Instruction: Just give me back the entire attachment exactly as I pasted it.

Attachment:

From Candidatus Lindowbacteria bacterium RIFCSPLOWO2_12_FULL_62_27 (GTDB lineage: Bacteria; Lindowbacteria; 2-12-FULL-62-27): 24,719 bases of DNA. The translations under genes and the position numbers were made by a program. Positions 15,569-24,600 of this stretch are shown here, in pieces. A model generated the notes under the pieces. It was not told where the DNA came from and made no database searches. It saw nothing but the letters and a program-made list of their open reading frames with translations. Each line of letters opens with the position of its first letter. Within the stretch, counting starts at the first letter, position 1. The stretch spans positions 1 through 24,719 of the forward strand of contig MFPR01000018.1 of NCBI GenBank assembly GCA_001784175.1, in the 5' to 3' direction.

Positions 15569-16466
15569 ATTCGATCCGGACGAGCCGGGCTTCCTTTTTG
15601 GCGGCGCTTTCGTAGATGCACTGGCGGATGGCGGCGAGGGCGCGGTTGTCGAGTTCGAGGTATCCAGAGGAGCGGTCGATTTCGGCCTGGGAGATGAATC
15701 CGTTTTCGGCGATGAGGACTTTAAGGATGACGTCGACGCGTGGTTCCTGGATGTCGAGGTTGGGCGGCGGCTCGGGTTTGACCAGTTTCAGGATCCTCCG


From Candidatus Lindowbacteria bacterium RIFCSPLOWO2_12_FULL_62_27 (GTDB lineage: Bacteria; Lindowbacteria; 2-12-FULL-62-27): 24,719 bases of DNA. The translations under genes and the position numbers were made by a program. Positions 15,569-24,600 of this stretch are shown here, in pieces. A model generated the notes under the pieces. It was not told where the DNA came from and made no database searches. It saw nothing but the letters and a program-made list of their open reading frames with translations. Each line of letters opens with the position of its first letter. Within the stretch, counting starts at the first letter, position 1. The stretch spans positions 1 through 24,719 of the forward strand of contig MFPR01000018.1 of NCBI GenBank assembly GCA_001784175.1, in the 5' to 3' direction.

Positions 15569-16466
15569 ATTCGATCCGGACGAGCCGGGCTTCCTTTTTG
15601 GCGGCGCTTTCGTAGATGCACTGGCGGATGGCGGCGAGGGCGCGGTTGTCGAGTTCGAGGTATCCAGAGGAGCGGTCGATTTCGGCCTGGGAGATGAATC
15701 CGTTTTCGGCGATGAGGACTTTAAGGATGACGTCGACGCGTGGTTCCTGGATGTCGAGGTTGGGCGGCGGCTCGGGTTTGACCAGTTTCAGGATCCTCCG